Carrying signs, banners, and Palestinian flags, they delivered a message of protest to Caterpillar chairman and executive officer James Owens and the board of directors of the heavy-equipment manufacturing giant.
Craig and Cindy Corrie, who lost their daughter, Rachel, when she was killed March 16, 2003 in Gaza by an Israel Defense Force soldier driving an armored Caterpillar D-9 bulldozer, have become central figures in a growing campaign.
“My daughter Rachel was passionate about justice,” Cindy Corrie told a receptive audience at a rally in the parking lot of the Peoria Civic Center preceding the protest march on Caterpillar headquarters.“Rachel was an unarmed, nonviolent peace activist trying to prevent the demolition of a Palestinian home. She believed that the nonviolent direct action she was doing and supporting would make not only Palestinians, but also Israelis and Americans, more secure.She was supporting Palestinians who practice nonviolent resistance.
“Rachel stood there that day because the United States government and Israel rejected a U.N. proposal to send international human rights monitors to the region,” her mother said.
“We believe that the U.S. government, with our tax dollars, surely purchased the Caterpillar D-9 bulldozer that killed our daughter,” said Craig Corrie.
He told the crowd about his friend Rabbi Arik Ascherman, an activist originally from Erie, PA, who heads Rabbis for Human Rights, an Israeli organization of 90 rabbis. Almost all of the Rabbis for Human Rights are immigrants from Western countries who work to bring human rights abuses against the Palestinians to the attention of the Israeli public and authorities. When the Corries visited Israel last year, they accompanied Ascherman to Palestinian East Jerusalem, where he attempted to halt a home demolition.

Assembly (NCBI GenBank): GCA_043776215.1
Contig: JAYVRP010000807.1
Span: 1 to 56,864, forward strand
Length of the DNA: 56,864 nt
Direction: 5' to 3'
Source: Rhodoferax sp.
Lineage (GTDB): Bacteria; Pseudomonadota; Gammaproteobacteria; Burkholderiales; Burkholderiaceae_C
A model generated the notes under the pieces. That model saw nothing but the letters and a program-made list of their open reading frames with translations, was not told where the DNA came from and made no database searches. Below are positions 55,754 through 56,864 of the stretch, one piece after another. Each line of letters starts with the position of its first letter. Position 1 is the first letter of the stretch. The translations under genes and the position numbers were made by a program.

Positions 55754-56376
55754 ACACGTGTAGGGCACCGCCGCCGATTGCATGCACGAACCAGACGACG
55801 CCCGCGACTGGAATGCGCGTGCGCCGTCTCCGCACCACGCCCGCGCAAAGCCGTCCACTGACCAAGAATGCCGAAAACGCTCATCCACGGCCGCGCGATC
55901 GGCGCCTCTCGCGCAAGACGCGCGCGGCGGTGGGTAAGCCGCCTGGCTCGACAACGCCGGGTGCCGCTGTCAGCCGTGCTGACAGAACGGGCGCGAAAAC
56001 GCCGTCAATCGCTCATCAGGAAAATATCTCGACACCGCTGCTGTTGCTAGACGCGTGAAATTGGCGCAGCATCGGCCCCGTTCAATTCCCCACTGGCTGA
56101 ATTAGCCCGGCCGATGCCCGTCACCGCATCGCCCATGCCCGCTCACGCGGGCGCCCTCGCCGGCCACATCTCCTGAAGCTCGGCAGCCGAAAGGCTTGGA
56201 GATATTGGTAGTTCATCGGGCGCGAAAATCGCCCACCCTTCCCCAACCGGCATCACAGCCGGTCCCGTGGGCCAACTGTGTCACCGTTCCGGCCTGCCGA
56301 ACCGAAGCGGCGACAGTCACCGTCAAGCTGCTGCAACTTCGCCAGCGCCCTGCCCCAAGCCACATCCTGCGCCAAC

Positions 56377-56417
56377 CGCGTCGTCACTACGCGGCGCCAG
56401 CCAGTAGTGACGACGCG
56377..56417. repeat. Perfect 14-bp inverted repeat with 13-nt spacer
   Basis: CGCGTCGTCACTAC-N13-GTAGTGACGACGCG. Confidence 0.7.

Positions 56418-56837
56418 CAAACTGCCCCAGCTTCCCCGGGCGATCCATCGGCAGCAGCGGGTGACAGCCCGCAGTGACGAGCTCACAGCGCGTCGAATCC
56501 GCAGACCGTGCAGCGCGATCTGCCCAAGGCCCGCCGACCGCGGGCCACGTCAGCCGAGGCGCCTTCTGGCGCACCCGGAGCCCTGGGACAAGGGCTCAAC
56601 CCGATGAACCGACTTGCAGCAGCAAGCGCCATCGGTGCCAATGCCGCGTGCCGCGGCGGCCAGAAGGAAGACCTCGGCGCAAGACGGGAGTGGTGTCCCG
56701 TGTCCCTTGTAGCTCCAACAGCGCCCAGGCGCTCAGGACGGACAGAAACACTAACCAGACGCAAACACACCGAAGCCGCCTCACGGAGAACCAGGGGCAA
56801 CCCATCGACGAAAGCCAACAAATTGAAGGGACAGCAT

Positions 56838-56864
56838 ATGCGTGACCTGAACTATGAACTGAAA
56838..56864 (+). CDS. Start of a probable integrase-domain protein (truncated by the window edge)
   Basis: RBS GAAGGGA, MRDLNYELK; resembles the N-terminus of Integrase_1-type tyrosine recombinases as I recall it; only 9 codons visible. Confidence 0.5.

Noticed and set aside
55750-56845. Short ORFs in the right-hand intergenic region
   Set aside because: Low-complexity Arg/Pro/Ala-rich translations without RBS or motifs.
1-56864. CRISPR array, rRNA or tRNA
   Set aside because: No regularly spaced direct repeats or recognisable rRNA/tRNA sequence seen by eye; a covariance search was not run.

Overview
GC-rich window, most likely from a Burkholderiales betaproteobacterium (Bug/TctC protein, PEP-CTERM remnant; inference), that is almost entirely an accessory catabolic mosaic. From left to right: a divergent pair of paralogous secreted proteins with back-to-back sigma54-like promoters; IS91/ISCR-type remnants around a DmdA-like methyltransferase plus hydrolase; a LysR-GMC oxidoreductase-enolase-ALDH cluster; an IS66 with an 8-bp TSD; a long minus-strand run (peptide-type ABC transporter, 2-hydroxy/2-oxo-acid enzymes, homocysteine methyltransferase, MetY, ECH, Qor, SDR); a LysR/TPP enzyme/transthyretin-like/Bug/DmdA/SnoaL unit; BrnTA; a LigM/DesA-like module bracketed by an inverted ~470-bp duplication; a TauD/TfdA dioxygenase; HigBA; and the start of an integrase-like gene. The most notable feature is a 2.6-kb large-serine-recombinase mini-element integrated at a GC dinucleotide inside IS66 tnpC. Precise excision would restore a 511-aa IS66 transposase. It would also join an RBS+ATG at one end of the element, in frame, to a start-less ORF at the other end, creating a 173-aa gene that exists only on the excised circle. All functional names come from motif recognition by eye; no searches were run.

“Arik, right now, is standing trial for getting in front of a bulldozer to keep it from destroying a home,” Corrie said. “What I would like to tell [Caterpillar’s] James Owens today is what Arik told us when we asked him why he did this.He said, ”˜You know, I have two little kids. My kids are going to grow up, and one day one of them is going to ask me, Dad, what did you do when all this was going on?’ So,” Corrie explained, “Arik is constructing the answer for his daughter when that question comes.”
“I wish James Owens some of the joy I’ve had raising kids,” he continued, “and the joy that I hope to have some day with a grandchild. And I wish him an intelligent, lively, inquisitive, lovely child, who will one day come up and ask him, ”˜Dad (or Granddad), what did you do when all of that was going on?’ And I pray, for his sake, that he can find a better answer than, ”˜I made the stock go up.’ So, let’s pray for him,” said Corrie to sustained applause and cheers from the crowd.
Andrea Shapiro, representing Not in My Name, a predominantly Jewish organization based in Chicago, also addressed the rally.
“Not in My Name sees the only road to peace as the evacuation of all of the settlements from Gaza, the West Bank and Jerusalem,” Shapiro said, “and the removal of all Israeli troops to behind the 1967 borders of Israel.”
Shapiro expressed sympathy for Caterpillar workers, whose dignity, she said, is diminished by the sale of Caterpillar bulldozers to Israel, where they are used destructively. She also spoke movingly of Rachel Corrie’s sacrifice for the cause of justice for the Palestinian people. Her daughter was also a student at Evergreen State College, Shapiro said, and worked with Rachel on some projects. She shared with Rachel a passion for justice, and has considered going to Palestine.“So, in a very real sense, my daughter could have been Rachel Corrie,” Shapiro noted.
“We who are here must remind ourselves of the seriousness of this situation. We must remind ourselves that Rachel is our daughter or our sister, that Tom Hurndall is our son or our brother, and every Palestinian refugee and every child who can’t play in the street, every body riddled with shrapnel, every mother, both Palestinian and Israeli, who is grieving a lost child, is our family. And we must fight for their survival,” Shapiro told the cheering crowd.